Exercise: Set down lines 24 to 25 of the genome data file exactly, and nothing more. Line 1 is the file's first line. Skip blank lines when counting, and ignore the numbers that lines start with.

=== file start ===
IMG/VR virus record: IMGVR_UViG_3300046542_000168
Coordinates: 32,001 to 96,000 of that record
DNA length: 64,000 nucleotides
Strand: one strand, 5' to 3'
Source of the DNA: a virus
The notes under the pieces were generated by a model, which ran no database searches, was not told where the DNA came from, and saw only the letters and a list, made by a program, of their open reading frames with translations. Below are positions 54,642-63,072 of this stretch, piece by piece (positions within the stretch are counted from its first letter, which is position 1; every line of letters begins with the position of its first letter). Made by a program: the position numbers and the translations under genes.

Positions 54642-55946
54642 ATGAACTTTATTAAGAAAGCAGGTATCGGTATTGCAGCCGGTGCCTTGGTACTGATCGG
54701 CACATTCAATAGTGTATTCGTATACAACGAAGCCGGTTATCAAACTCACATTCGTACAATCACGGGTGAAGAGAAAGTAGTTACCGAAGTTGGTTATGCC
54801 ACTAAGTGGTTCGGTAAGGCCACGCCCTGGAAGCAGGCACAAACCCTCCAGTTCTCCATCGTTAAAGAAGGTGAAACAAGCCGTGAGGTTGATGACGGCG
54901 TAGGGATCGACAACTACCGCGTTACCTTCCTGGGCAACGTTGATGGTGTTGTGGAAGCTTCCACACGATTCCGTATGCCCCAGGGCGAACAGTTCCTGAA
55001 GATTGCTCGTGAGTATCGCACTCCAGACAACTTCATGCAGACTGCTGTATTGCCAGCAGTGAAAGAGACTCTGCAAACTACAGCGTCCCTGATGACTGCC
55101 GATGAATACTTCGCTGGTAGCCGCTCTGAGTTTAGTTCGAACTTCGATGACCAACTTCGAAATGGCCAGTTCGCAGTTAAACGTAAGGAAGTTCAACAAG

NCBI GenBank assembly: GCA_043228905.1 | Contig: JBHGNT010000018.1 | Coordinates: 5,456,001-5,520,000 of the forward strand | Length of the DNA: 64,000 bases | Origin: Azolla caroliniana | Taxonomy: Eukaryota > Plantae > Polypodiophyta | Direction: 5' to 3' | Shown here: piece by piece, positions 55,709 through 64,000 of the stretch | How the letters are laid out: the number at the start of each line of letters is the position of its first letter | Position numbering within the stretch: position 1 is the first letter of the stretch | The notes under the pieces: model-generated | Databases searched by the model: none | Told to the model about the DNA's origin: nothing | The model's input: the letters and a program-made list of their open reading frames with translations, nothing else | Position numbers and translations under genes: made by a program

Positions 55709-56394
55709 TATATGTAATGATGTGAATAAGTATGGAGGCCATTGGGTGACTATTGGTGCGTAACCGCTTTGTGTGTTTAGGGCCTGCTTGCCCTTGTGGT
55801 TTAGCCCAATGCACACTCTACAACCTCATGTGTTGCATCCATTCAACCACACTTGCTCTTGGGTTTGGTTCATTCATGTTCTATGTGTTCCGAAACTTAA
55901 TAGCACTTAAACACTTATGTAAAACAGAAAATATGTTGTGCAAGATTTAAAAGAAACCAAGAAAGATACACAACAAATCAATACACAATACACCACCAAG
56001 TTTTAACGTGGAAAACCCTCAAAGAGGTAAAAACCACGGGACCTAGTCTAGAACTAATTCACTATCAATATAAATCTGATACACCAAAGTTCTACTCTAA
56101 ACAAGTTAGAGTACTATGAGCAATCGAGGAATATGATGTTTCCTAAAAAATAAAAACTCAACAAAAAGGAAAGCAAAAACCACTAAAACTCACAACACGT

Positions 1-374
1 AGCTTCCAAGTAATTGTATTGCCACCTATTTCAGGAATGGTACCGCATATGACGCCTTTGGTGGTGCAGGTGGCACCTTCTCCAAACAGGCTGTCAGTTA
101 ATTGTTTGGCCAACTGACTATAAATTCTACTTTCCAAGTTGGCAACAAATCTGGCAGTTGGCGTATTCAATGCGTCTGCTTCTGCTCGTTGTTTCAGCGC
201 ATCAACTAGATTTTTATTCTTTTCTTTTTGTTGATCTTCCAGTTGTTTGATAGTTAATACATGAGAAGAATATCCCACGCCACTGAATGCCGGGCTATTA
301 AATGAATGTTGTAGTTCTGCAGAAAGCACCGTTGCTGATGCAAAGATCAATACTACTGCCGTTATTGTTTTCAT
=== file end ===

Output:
201 ATCAACTAGATTTTTATTCTTTTCTTTTTGTTGATCTTCCAGTTGTTTGATAGTTAATACATGAGAAGAATATCCCACGCCACTGAATGCCGGGCTATTA
301 AATGAATGTTGTAGTTCTGCAGAAAGCACCGTTGCTGATGCAAAGATCAATACTACTGCCGTTATTGTTTTCAT